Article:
Republicans in the U.S. House of Representatives, including this area’s congressmen Tim Murphy and Bill Shuster, have voted 56 times to either repeal the Affordable Care Act or to gut or restrict it. Though a repeal of the act, also known as Obamacare, is highly unlikely under the current......
With the possible exception of the exhibitionists who populate reality TV, most people are inclined to hold the secrets of their immediate family fairly close. Unless we’ve set an appointment with Dr. Phil, few of us are willing to divulge details of marriages gone wrong, children gone rogue, sibling rivalries that persist into middle age or any of the other common blemishes on domestic life.
But when the conversation turns to our ancestors, it tends to be a little more no-holds-barred. We might want to sweep contemporary family feuds under the rug, but when it comes to folks several generations removed, most of us are willing to open the closet doors wide and gleefully let the skeletons rattle out.
Want to hear about the drunken great-great-great-uncle who got trampled by a horse when he got too liquored up? Well, sit right down. How about the great-grandad who is said to have broken bread with Klansmen in his younger days? Let me tell you all about it. And what about the other great-grandad who fought for the Kaiser in World War I?
It’s easy to understand why most people are willing to gab so readily about ancestors whose antics were, to say the least, colorful. They’re so far removed from the present day – chances are we never met any of these people – that they don’t really reflect on us in any meaningful way. And, let’s face it, having a few scalawags, scoundrels, rascals and reprobates in the family tree makes us seem a little more intriguing. How exciting would our bloodline be if it consisted entirely of sturdy yeoman farmers who rose with the sun and peacefully went to their reward after a lifetime of quiet toil?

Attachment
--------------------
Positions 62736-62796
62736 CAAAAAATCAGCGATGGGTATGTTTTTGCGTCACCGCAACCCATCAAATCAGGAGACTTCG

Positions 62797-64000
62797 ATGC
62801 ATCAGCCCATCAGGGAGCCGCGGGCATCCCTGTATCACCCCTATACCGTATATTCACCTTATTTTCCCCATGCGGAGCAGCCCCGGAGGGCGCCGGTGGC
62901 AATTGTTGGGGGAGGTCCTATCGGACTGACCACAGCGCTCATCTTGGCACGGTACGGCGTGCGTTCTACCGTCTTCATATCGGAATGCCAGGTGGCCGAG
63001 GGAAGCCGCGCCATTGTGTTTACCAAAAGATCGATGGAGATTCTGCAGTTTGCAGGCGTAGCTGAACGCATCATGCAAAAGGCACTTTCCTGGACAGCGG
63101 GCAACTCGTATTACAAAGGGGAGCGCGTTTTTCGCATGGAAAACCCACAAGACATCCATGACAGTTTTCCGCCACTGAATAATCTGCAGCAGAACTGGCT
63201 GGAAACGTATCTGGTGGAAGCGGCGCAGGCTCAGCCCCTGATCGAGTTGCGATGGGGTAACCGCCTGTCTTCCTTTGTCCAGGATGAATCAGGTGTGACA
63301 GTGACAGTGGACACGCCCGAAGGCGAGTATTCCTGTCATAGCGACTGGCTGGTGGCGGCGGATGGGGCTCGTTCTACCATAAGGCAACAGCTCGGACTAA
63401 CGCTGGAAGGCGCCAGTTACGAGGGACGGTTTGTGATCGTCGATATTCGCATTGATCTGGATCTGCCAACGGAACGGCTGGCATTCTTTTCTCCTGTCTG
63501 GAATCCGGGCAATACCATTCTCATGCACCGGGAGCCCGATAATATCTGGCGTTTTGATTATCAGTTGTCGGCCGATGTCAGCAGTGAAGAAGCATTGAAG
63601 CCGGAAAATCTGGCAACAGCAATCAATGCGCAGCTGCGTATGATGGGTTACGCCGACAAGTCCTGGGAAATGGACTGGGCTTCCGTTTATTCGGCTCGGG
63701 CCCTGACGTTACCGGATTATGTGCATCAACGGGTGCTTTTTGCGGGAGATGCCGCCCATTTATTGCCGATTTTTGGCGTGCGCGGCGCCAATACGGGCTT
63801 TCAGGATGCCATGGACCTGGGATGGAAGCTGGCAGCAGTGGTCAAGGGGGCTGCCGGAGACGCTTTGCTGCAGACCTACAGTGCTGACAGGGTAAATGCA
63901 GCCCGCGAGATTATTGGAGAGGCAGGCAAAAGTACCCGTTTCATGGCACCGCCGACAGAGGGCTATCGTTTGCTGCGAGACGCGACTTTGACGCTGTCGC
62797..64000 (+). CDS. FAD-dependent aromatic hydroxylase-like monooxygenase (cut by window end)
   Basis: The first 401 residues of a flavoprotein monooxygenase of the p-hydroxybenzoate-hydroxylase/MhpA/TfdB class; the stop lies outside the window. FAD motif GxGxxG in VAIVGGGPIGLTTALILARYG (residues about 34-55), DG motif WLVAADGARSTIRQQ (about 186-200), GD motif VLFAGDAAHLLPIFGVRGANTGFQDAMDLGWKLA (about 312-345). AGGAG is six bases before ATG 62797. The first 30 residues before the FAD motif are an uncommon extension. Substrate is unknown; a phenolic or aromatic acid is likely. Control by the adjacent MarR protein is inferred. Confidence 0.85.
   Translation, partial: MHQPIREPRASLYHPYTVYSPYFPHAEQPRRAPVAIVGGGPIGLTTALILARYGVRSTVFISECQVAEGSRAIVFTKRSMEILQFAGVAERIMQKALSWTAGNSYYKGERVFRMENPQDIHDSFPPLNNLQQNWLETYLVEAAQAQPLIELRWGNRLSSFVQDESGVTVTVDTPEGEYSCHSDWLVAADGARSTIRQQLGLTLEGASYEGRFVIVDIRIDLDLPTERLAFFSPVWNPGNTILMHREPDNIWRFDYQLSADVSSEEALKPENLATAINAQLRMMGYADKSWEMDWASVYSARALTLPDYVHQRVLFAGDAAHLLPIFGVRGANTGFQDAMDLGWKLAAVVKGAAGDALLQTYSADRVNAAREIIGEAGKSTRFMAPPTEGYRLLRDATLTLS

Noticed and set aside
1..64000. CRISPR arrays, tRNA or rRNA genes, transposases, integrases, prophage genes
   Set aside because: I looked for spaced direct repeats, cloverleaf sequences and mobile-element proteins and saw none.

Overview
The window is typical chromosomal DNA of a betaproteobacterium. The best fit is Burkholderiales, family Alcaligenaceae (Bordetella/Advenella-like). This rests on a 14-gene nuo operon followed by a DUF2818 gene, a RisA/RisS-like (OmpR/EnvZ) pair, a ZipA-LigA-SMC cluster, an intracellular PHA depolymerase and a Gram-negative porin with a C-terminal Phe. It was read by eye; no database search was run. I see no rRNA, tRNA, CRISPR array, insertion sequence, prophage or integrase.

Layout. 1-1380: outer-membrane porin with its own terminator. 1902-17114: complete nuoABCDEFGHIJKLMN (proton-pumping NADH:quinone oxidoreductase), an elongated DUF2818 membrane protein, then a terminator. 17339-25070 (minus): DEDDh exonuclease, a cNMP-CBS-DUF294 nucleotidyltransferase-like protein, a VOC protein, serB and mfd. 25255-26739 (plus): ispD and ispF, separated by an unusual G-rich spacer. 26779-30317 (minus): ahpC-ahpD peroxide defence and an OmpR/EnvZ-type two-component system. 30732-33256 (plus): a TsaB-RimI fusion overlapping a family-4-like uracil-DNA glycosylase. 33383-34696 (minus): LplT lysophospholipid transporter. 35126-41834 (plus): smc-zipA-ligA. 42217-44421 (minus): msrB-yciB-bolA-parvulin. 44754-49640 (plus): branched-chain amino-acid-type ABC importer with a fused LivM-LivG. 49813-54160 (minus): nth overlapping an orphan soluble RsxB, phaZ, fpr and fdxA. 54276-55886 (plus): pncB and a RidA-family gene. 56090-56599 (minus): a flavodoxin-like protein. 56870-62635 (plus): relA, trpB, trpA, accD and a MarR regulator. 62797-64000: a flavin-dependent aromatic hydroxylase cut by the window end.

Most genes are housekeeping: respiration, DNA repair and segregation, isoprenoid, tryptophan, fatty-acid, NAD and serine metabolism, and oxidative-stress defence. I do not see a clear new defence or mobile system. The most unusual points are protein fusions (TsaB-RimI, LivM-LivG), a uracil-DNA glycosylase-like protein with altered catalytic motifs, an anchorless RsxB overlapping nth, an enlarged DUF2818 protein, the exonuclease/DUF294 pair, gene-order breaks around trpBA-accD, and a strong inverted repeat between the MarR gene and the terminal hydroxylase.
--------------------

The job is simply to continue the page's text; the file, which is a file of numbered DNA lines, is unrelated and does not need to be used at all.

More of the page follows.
Ben Affleck, the movie actor and director, is apparently the only person in America who doesn’t feel this way.
The latest embarrassing revelation to emerge from the hacking of Sony Pictures’ email accounts last year is that Affleck asked the producers of a PBS-TV series that looks at ancestry to omit the fact that he had a relative, many generations removed, who owned slaves. Unfortunately, the producers of “Finding Your Roots,” on which Affleck appeared for one episode, agreed, even though it violated PBS policy. Affleck since issued a contrite statement, saying the thought of a slave-holding forebear “left a bad taste in my mouth,” and the ombudsman of PBS is launching an investigation, noting “any serious program about genealogy, especially dealing with celebrities, cannot leave out a slave-owning ancestor. It also seems clear from the emails that (host Henry Louis Gates) knew the stakes involved in terms of PBS credibility, yet went with the advice from the Sony executive to squelch the factoid about a slave-owning ancestor and try to keep it quiet.”
This kerfuffle doesn’t make PBS look good, and it makes Affleck look even less so. Sure, celebrities are tirelessly interested in promulgating a favorable public image, and hire platoons of publicists, stylists, nutritionists, physical trainers and other handlers to position themselves in the best light.
Did Affleck believe that something a forefather did a couple of centuries ago would tarnish his golden glow? Honestly, why would anyone outside the Affleck family care all that much? Chances are, had it stayed in the program, it would have passed unremarked, and certainly would have generated vastly less mortification than the current mess.